Teaching the Secretary of Education

Teaching the Secretary of Education

Photo Source: DenverPost.com 

Photo Source: DenverPost.com 

Luke Helms, Foreign Policy Contributor

On Tuesday, Betsy DeVos, Donald Trump’s nominee for Secretary of Education, faced a tough Senate confirmation hearing. DeVos is a well-known education activist that has advocated for school choice and school vouchers. She has very deep political ties, having previously served as Republican National Committeewoman for Michigan and chairwoman of the Michigan Republican Party. With a familial net worth of around $5.1 billion, it is understandable that many are concerned with the strings that this appointment could have. Taking a closer look into the implications of this hearing will leave many Democrats and Republicans uneasy.

Highlights from the three-hour hearing include:

  • During her opening, DeVos said, “The answer is local control and listening to parents, students, and teachers.”
  • When asked by Senator Patty Murray of Washington whether or not DeVos would promise to not privatize public schools or cut any funding from public education, DeVos merely avoided the question.
  • Oddly enough, the topic of grizzly bears and guns came up. When asked by Senator Chris Murphy of Connecticut, “Do you think that guns have any place in or around schools?”, DeVos, after a remark about state choice, replied, “Well, I will refer back to Senator Enzi and the school that he was talking about in Wapiti, Wyoming. I think probably there, I would imagine that there is probably a gun in the school to protect from potential grizzlies.” Regardless of political stance, most will admit that this is a rather strange stance to ground yourself in for 2nd Amendment rights in schools.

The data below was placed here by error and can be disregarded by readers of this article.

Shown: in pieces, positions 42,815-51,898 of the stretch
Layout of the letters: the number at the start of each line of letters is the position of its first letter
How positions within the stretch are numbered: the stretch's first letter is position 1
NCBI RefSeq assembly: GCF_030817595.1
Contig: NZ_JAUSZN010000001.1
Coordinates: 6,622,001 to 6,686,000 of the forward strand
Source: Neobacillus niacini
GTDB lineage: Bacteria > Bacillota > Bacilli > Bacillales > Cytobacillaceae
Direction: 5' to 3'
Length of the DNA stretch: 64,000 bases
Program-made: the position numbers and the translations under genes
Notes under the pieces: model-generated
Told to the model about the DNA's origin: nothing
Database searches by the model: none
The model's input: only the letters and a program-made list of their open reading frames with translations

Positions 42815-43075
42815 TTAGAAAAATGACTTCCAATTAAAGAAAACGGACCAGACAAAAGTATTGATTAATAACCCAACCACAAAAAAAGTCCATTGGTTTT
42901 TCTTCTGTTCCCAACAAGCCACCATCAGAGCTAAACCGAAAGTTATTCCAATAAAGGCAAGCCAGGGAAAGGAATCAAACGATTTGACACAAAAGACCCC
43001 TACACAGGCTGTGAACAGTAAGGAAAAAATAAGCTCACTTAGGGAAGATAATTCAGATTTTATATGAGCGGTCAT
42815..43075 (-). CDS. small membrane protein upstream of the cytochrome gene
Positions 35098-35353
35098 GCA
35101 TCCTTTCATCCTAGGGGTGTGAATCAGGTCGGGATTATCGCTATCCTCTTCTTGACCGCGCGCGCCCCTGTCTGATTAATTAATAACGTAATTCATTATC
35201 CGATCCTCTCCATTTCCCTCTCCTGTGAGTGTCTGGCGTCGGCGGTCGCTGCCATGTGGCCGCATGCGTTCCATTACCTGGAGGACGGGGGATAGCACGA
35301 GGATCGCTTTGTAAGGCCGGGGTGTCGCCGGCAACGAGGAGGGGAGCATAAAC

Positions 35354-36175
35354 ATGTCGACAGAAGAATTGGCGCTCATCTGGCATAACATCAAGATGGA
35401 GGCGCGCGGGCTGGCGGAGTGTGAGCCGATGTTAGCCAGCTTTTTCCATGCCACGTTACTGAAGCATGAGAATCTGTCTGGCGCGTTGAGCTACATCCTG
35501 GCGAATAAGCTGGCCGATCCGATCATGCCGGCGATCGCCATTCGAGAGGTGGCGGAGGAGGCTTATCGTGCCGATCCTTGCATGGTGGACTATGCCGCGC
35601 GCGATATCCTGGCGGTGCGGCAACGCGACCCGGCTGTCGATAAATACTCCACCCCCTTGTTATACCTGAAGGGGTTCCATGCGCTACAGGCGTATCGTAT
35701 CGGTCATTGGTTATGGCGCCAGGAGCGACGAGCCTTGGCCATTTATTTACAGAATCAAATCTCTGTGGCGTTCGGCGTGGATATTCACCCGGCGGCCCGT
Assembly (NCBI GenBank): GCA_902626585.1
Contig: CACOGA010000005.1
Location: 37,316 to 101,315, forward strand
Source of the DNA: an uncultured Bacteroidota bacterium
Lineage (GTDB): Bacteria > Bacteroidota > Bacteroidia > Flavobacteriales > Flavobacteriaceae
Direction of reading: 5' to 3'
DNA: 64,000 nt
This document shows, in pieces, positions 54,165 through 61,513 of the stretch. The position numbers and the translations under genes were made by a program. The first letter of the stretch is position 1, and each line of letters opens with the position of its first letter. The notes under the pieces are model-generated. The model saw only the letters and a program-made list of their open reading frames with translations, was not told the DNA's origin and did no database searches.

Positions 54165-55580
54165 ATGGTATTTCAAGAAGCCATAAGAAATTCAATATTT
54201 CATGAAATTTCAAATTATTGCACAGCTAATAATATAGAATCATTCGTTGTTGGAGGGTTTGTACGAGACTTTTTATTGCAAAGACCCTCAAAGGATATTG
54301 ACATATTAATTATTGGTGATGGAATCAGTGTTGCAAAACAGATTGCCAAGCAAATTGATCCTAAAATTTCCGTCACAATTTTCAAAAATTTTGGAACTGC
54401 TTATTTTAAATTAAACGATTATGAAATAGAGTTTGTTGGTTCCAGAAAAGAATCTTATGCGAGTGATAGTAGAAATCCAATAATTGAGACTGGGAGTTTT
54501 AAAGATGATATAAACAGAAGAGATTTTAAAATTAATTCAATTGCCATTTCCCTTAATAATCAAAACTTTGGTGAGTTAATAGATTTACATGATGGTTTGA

• Many believe that the biggest mistake that DeVos made during the hearing was when she did not seem to understand what the Individuals with Disabilities Education Act (IDEA) is or how the law is written. When asked by Tim Kaine whether or not K-12 schools that receive taxpayer funding should be required to meet the requirements of the act, DeVos said that it should be a decision made by each individual state. However, IDEA is a federal law. It cannot be left up to states to make a judgment on a law that is federal.
     

One point that should trouble both Democrats and Republicans is that DeVos did not know the difference between proficiency and growth. Proficiency is the amount of students that meet a score determined to be proficient and growth is a student’s individual progress. Although the average person may not be able to distinguish these two terms, this is a critical concept that teachers must understand. If the Secretary of Education cannot tell the two apart, then why would anyone else be expected to?

A DNC email was sent out after the hearing which refers to DeVos as an “extreme right-wing billionaire” that is “dangerously and embarrassingly unqualified to lead the Department of Education.” Although it would mostly read as a furthering of the anti-Trump stance that the Democratic Party has taken, the email might have a fair point. Should someone who has never served as a teacher and been immersed in the education system be appointed to lead it? Conservatives and liberals alike should keep a close eye on what is going on with Betsy DeVos and the education system.

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